Cardamom story

Cardamom, sometimes cardamon or cardamum, is a spice made from the seeds of several plants in the genera Elettaria and Amomum in the family Zingiberaceae. Both genera are native to the Indian subcontinent and Indonesia. They are recognized by their small seed pods: triangular in cross-section and spindle-shaped, with a thin, papery outer shell and small, black seeds; Elettaria pods are light green and smaller, while Amomum pods are larger and dark brown.
Species used for cardamom are native throughout tropical and subtropical Asia. The first references to cardamom are found in Sumer, and in the Ayurvedic literatures of India.
Cardamom has a strong, unique taste, with an intensely aromatic, resinous fragrance. Green cardamom is one of the most expensive spices by weight, but little is needed to impart flavour. It is best stored in the pod, as exposed or ground seeds quickly lose their flavour.
Cardamom is a common ingredient in Indian cooking. It is also often used in baking in the Nordic countries, in particular in Sweden, Norway, and Finland, where it is used in traditional treats such as the Scandinavian Yule bread Julekake, the Swedish kardemummabullar sweet bun, and Finnish sweet bread pulla. In the Middle East, green cardamom powder is used as a spice for sweet dishes, as well as traditional flavouring in coffee and tea. Cardamom is used to a wide extent in savoury dishes. In some Middle Eastern countries, coffee and cardamom are often ground in a wooden mortar, a mihbaj, and cooked together in a skillet, a mehmas, over wood or gas, to produce mixtures as much as 40% cardamom.

Cardamom production began in ancient times, and has been referred to in ancient Sanskrit texts as ela. The Babylonians and Assyrians recognized the health benefits of the spice early on, and trade in cardamom opened up along land routes and by the interlinked Persian Gulf route controlled from Dilmun as early as the third millennium BC Early Bronze Age, into western Asia and the Mediterranean world.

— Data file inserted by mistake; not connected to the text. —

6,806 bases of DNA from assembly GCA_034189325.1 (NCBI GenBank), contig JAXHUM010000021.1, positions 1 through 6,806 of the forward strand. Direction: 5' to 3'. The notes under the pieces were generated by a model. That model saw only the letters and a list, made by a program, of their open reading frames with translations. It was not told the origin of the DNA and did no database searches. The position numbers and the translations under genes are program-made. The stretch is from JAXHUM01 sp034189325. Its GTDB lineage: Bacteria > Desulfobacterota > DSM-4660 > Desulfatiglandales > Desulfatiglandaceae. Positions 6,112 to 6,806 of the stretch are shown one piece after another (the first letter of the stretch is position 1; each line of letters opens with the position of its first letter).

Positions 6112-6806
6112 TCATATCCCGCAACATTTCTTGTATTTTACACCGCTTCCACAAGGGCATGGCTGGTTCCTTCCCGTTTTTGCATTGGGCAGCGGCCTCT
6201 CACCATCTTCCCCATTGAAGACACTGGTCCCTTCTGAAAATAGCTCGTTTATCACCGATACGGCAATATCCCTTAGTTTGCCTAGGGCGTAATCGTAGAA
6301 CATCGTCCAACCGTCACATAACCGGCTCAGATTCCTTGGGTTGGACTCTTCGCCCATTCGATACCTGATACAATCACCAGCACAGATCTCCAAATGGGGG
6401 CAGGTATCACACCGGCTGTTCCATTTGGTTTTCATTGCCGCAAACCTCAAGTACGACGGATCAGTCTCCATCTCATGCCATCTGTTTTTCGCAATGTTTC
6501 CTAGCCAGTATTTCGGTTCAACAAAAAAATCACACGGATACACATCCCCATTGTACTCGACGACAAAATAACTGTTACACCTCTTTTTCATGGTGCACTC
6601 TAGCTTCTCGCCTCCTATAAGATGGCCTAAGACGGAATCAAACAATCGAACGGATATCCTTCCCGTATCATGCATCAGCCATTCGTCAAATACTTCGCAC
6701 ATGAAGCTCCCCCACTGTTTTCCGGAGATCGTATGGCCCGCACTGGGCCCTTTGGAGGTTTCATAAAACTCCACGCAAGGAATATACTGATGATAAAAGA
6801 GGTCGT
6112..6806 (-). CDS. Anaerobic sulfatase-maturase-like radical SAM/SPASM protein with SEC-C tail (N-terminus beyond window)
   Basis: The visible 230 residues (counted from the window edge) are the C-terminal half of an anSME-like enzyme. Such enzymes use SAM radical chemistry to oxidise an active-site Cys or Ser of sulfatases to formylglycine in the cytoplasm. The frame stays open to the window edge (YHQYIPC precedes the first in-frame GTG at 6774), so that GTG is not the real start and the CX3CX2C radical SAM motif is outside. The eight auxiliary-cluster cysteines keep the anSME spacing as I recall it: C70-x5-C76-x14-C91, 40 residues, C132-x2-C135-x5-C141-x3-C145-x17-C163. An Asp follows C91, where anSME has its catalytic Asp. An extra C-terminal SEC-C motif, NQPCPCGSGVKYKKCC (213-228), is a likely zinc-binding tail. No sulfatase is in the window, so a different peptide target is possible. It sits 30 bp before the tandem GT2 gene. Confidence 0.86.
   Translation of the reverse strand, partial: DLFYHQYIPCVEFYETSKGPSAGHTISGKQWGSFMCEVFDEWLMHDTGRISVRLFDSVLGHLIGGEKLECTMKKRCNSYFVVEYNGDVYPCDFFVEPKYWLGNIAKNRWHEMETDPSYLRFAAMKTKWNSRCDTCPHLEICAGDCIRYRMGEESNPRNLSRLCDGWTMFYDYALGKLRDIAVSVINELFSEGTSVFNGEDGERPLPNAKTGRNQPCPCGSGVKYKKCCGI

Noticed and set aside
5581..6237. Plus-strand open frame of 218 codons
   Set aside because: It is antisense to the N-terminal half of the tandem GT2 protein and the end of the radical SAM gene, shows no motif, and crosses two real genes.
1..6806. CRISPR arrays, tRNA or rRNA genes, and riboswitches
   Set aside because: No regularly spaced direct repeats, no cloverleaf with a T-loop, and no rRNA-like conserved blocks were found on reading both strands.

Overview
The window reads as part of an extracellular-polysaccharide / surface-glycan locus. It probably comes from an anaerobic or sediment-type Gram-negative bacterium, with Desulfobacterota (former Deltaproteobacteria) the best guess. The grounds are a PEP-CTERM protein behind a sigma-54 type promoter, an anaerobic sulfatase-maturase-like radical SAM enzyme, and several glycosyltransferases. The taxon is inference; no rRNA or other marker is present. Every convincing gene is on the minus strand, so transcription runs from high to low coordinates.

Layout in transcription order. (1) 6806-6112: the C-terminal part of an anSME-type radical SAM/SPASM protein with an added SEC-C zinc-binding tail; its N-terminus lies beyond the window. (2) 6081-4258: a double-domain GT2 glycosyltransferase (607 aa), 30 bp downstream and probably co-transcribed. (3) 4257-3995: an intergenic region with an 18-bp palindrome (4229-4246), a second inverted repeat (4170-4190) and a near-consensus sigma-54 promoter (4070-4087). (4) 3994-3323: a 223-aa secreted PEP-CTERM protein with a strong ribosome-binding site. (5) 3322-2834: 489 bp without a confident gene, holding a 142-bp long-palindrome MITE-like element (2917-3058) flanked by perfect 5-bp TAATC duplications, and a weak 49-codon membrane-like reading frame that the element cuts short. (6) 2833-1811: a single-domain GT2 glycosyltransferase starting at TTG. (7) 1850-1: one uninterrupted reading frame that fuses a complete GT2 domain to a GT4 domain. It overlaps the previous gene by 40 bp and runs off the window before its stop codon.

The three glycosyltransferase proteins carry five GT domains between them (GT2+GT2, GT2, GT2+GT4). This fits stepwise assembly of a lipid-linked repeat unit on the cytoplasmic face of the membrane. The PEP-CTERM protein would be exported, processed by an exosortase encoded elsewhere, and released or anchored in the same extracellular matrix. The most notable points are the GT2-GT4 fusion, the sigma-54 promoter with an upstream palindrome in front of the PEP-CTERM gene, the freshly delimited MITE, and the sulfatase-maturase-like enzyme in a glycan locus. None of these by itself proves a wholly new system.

The ancient Greeks thought highly of cardamom, and the Greek physicians Dioscorides and Hippocrates wrote about its therapeutic properties, identifying it as a digestive aid. Due to demand in ancient Greece and Rome, the cardamom trade developed into a handsome luxury business; cardamom was one of the spices eligible for import tax in Alexandria in 126 CE. In medieval times, Venice became the principal importer of cardamom into the west, along with pepper, cloves and cinnamon, which was traded with merchants from the Levant with salt and meat products.
In the 19th century, Bombay and Madras were among the principal distributing ports of cardamom. India’s exports to foreign countries increased during the early 20th century, particularly to the United Kingdom, followed by Arabia, Aden, Germany, Turkey, Japan, Persia and Egypt. However, some 95% of cardamom produced in India is for domestic purposes, and India is itself by far the most important consuming country for cardamoms in the world. India also imports cardamom from Sri Lanka. In 1903–1904, these imports came to 122,076 kg (269,132 lb), valued at Rs. 1,98,710. In contrast, Guatemala’s local consumption is negligible, which supports the exportation of most of the cardamom that is produced. In the mid-1800s, Ceylon’s cardamom was chiefly imported by Canada. After saffron and vanilla, cardamom is currently the third most expensive spice, and is used as a spice and flavouring for food and liqueurs and in medicine.

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